Dallas ISD implemented a multi-faceted program that includes financial incentives for the “best” teachers (determined in part through student test performance and student surveys) to teach at high-need schools. The district also requires other supports, including additional professional support staff, smaller class sizes, specialized professional development, changes in the academic program, increased choice for students within the district’s public schools, and increased parent engagement.

Two major issues seem to be overlooked by legislators: first, that many other factors of the Dallas ISD program aside from the teacher incentive pay are likely to be responsible for increased student success, and second, that the program is financially unsustainable. Dallas Superintendent Michael Hinojosa testified to the school finance commission that the district would have to come up with tens of millions of additional dollars to continue incentive stipends for teachers under the current provisions of the model. Teachers who were around in the old career ladder days will remember the disaster that follows when promises for higher pay based on specific criteria are not kept.

Special education funding

Special education funding will receive renewed attention this session. Texas schools have underserved students with special needs for years, failing to provide assistance to thousands of students because of a state-imposed 8.5 percent benchmark on the number of students receiving special education services. State officials have estimated that it would cost more than $3 billion through fiscal year 2021 to evaluate and provide services to students not previously served.

In addition, the federal government is penalizing Texas $33 million for spending less on students with disabilities in 2012, violating federal law that prohibits states from reducing spending on children with disabilities from year to year. Disability Rights Texas, an advocacy group for Texans with disabilities, asserts that the same law was violated again in 2016-17 with a $41.6 million funding reduction.

Retirement system

The Teacher Retirement System pension fund remains stable, but a policy change made by the TRS Board of Trustees in July (adopting a rate of return assumption for TRS investments of 7.25 percent, down from the previous 8 percent assumption) drove down several important financial figures. The plan’s unfunded liability grew to $46 billion, from last year’s $35 billion, and the time it would take to pay off current obligations jumped from 33 years to 87 years. Under state law, that period would have to be well under 30 years in order for TRS to provide a benefit increase to retirees.

This lowered financial status of the pension fund will be important to legislative deliberations. On one hand, a fund that appears unhealthy could lend ammunition to those who would like to restructure TRS as a 401(k)-style retirement plan. But lawmakers may instead take the fund’s status as a warning that the state needs to enhance contributions and shore up the basic funding for the plan, so there will likely be proposals to increase the state’s contribution.

Fully funding the plan through state contributions would require an increase in the state’s rate from 6.8 percent to more than 8.5 percent, at a cost of well over $800 million per year. Some of the state’s budget writers, including 2017 House Appropriations Chair John Zerwas (R-Houston) have noted that the underfunding of TRS has the potential to hurt the state’s bond ratings, lending urgency to a situation that lawmakers could otherwise punt to another session. It is possible that increased contributions by districts and/or active employees could be on the table as well, although no such proposals are currently being discussed.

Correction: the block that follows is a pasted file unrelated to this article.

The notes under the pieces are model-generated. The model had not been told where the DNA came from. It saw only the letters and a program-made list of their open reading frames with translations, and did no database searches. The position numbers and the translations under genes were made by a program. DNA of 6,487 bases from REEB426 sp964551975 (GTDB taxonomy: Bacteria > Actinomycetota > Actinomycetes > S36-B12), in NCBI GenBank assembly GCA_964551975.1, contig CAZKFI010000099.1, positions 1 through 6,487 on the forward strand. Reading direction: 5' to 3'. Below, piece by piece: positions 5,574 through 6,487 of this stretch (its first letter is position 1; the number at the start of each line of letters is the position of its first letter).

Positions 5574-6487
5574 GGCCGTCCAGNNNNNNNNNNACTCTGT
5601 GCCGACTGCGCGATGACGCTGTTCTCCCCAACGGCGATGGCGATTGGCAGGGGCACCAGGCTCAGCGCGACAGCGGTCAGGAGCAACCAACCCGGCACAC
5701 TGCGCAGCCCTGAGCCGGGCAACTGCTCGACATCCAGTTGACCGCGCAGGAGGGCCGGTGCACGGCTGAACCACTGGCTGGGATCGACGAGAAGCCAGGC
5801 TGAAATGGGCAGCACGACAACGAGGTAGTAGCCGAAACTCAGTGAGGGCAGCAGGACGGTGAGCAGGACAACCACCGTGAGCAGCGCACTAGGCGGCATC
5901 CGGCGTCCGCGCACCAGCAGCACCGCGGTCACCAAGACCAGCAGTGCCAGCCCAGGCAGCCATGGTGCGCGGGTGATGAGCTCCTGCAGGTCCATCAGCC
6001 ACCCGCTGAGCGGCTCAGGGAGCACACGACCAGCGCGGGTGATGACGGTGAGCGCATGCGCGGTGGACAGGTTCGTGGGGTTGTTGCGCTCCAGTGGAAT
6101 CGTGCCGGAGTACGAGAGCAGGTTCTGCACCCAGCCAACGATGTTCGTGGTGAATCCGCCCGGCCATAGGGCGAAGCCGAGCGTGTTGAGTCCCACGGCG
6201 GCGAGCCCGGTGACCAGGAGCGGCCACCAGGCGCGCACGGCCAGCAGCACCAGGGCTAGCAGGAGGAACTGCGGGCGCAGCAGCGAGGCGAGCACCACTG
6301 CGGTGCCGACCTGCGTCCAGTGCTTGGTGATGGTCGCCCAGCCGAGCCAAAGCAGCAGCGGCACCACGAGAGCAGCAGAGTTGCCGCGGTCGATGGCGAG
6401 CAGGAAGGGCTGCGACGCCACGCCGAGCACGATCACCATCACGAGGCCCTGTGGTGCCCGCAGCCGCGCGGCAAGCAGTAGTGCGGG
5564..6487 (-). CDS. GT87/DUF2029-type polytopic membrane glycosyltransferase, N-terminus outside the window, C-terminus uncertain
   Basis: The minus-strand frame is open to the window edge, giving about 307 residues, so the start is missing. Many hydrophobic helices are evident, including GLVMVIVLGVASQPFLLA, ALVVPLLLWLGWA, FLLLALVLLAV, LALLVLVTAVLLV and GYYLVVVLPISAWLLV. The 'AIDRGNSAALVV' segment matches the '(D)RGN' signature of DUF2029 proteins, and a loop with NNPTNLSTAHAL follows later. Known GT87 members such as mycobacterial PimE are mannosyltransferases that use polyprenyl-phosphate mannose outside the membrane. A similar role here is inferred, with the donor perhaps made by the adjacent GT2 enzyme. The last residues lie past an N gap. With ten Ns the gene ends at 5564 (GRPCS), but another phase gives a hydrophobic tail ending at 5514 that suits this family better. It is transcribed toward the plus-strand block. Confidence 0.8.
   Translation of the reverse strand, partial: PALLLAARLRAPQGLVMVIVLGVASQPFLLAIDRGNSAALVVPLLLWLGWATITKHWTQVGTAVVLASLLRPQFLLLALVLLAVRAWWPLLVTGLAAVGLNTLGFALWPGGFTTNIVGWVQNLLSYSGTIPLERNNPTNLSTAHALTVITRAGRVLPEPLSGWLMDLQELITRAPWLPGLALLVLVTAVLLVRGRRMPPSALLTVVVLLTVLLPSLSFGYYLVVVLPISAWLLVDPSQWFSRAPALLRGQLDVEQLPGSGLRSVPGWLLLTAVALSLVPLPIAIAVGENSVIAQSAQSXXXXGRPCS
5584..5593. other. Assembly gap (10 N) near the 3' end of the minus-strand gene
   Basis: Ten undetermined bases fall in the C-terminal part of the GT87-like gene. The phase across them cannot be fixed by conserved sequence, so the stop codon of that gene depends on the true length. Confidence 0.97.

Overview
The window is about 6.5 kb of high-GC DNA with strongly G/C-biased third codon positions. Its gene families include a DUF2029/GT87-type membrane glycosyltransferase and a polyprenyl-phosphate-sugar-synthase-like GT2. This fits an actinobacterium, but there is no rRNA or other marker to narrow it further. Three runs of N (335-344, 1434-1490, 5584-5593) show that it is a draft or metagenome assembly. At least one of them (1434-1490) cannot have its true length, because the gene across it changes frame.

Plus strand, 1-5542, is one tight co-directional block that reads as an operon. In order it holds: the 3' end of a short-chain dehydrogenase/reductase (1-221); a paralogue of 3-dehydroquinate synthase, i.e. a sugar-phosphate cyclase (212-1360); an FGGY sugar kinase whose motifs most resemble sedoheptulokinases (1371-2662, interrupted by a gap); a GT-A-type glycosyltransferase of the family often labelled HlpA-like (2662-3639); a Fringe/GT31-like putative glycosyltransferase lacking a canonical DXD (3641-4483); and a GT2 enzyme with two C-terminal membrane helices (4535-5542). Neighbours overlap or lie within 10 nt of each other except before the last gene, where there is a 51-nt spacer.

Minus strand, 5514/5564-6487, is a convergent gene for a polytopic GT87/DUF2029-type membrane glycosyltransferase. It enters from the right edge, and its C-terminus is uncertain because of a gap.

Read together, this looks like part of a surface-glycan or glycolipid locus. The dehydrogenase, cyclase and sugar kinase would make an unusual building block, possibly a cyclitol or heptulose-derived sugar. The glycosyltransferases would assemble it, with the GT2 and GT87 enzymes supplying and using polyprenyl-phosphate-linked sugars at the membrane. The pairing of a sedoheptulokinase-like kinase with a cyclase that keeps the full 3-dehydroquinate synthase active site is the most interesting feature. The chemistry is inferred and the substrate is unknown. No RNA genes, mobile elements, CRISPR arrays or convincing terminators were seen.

Health insurance

While TRS-Care/retiree health insurance received much attention in 2017, retirees not happy with the outcome will press for restoration of benefits lost in last session’s restructuring of the plan. TRS did not increase retiree premiums for the 2019 plan year, and state leaders including Patrick strongly implied that the state would increase funding for TRS-Care to keep it solvent, at a projected cost of around $250 million. However, any plan design enhancement such as lower deductibles would cost additional state dollars (or retiree premium increases).

Active employees continue to see increasing health insurance premiums and decreasing benefits with no additional assistance from the state, and TCTA and others will be seeking higher state contributions toward active employee health insurance. Meaningful increases will be very costly for the state, and it is possible that if a proposal for higher contributions is on the table, a phased-in approach would be considered.

School safety

The tragic shootings at schools and other venues in 2017 and 2018 accelerated demand for policymakers to take action. After the shooting at Santa Fe High School in May, Abbott called in individuals representing public education (TCTA Executive Director Jeri Stone was the only teacher group representative invited), mental health professionals, gun control advocates and opponents and several state leaders for three days of discussions. The resulting report, along with reports from the Senate Education Committee and the House Public Education Committee, focuses on the need for more mental health experts and services in public schools. Other recommendations relate to “hardening” school campuses by increasing security measures, and the reports include suggestions such as expanding the school marshal program and increasing the presence of law enforcement on campuses.

On a related note, student discipline issues remain a topic of legislative consideration. Tension continues between those who are concerned about disproportionate disciplinary actions on minority and special education students and those who worry that any restrictions will have a chilling effect on teachers’ and administrators’ ability to effectively deal with disruptive or dangerous students. Practices such as restorative discipline have gained favor over the years and have been proposed as a means of improving student behavior in the classroom. TCTA will continue our longstanding efforts to ensure that teachers have the tools they need to maintain a safe and productive learning environment.

The period for legislators to file legislation began shortly after Election Day and runs through March 8. Hundreds of education-related bills have already been proposed, and TCTA monitors these closely to advocate in our members’ interests. Our top-ranked lobby team will be in action throughout the session, proposing and supporting helpful legislation and opposing harmful bills. We encourage our members and all teachers to stay informed and involved throughout the session — elected officials pay the most attention to the people who can vote for or against them!

Keep up with action at the Capitol

Don’t miss our daily Capitol updates and weekly eUpdate newsletter. Also watch for news on our Facebook and Twitter feeds. Resources such as The Texas Tribune can provide in-depth information on current events. Check out your lawmakers’ social media profiles and interact (respectfully and knowledgeably) to provide teacher input.